by Bill Jordan
August 19, 2014
A recent report from the State Investment Council shows that New Mexico’s Land Grant Permanent Fund (LGPF) is growing at a robust pace and now exceeds $13.8 billion. It’s the second largest fund of its kind in the nation and we spend a small portion of it every year on education and other important services.
Meanwhile, New Mexico remains the worst state in which to raise a child. Only a small fraction of our youngest children have access to the high-quality early childhood care and learning services that are shown to improve their outcomes all the way into adulthood.
That we have the resources—through our multi-billion-dollar permanent fund—to turn things around for our kids and the state but we won’t use them is obscene.
Even with record-breaking returns from the stock market and projections of long-term windfalls from oil and natural gas production, all the evidence suggests that our own children would be a better investment for the state. The payoff would be a stronger state economy and better quality of life for all. High-quality child development services have been proven to yield between a 10 and 16 percent return. This return accrues not just to the child, in the form of better outcomes, but to everyone. These services save money on special education and other remediation programs, cut down on costs associated with juvenile justice, teen pregnancy, drug and alcohol abuse, and much more. They ensure that more kids go to—and finish—college. They prepare children for future success, and since today’s kids are tomorrow’s workforce, we would all benefit from their success. New Mexico would finally have what it takes to draw high-wage jobs to our state—an exceptional workforce and people with plenty of money to buy goods and services.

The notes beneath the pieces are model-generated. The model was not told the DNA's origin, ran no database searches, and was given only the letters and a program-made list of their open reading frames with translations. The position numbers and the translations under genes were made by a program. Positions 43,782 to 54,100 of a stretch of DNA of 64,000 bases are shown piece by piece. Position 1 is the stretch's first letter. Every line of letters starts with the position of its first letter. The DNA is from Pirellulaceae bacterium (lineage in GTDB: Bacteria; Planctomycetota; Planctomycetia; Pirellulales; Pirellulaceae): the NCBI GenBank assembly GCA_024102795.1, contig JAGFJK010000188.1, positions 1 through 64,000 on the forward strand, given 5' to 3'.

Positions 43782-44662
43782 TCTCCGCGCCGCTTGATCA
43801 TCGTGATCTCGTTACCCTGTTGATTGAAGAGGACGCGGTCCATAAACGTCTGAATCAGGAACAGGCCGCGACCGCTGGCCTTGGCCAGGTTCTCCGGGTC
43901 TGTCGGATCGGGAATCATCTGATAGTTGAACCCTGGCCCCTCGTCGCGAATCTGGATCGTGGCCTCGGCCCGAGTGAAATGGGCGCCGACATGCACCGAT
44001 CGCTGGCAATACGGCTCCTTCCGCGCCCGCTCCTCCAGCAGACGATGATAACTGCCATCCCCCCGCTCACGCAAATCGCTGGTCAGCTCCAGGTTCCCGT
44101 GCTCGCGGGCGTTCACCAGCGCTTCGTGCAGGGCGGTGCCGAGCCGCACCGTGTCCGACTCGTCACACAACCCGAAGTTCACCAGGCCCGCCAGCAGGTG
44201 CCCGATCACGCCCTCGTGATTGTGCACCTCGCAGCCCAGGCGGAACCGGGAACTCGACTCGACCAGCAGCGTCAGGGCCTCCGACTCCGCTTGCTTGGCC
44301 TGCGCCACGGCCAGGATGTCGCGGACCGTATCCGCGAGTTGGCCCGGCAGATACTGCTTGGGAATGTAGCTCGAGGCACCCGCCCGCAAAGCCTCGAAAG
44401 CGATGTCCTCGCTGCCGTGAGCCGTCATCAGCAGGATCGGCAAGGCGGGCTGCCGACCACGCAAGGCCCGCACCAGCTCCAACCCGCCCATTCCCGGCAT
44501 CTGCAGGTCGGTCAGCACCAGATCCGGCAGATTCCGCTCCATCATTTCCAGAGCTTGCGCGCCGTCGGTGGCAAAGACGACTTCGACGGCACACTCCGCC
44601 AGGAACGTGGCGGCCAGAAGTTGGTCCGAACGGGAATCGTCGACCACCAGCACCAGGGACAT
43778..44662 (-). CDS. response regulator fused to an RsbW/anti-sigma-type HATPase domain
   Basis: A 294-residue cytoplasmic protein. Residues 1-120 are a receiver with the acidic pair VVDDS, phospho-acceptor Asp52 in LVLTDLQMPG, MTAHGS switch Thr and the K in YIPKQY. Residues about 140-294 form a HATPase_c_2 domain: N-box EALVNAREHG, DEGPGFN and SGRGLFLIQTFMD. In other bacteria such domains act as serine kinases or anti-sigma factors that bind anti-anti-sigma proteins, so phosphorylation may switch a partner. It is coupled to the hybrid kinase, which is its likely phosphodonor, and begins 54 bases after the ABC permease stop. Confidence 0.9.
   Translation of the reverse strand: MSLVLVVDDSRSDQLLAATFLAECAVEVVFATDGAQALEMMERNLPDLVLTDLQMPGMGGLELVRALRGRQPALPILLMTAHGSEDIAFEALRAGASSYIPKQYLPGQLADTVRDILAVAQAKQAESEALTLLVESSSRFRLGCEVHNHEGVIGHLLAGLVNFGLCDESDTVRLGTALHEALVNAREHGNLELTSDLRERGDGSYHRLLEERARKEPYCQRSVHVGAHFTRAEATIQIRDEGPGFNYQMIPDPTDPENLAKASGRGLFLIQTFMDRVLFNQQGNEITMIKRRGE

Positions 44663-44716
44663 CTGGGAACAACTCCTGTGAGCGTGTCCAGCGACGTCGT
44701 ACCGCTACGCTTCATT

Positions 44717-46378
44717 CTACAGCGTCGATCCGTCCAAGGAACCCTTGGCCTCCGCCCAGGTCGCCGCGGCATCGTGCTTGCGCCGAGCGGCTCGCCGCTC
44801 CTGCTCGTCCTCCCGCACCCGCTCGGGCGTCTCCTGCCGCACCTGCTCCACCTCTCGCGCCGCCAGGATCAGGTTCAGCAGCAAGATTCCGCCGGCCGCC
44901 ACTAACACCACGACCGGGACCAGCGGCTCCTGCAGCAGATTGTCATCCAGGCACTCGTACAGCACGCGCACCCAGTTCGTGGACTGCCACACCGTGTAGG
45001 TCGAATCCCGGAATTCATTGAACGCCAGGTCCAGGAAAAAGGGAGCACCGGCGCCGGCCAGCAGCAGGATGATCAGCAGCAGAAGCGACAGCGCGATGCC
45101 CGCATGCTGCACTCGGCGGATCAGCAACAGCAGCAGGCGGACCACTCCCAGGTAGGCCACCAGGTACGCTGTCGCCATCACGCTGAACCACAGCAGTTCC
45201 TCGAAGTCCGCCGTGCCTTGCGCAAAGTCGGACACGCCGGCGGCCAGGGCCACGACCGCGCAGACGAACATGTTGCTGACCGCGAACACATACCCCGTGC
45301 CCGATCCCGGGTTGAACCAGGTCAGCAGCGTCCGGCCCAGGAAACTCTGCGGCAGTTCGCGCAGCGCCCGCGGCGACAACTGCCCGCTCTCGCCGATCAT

New Mexico has some very effective home visiting, child care, and pre-K programs, but they reach just a fraction of the children who could most benefit. The Legislature has increased funding over the last few years, but at this pace a full roll-out will take decades. By then it will be too late for most of today’s kids. Still, our lawmakers have refused to allow the people to vote on whether to invest just 1 percent of our nearly $14 billion permanent fund on improving child well-being. If the initial 2011 proposal to invest 1.5 percent of the LGPF had passed and the voters had approved it in 2012, the LGPF balance would have grown to about $13.4 billion instead of $13.8 billion. But we would have invested in tens of thousands of our most vulnerable young kids. We’d be putting them—and the whole state—on a course for success. We invested it in Wall Street instead.
Anyone who cares about improving outcomes for our children must find that offensive to their sense of morality or decency.
Bill Jordan is Senior Policy Advisor/Governmental Relations for NM Voices for Children. Reach him at email@example.com.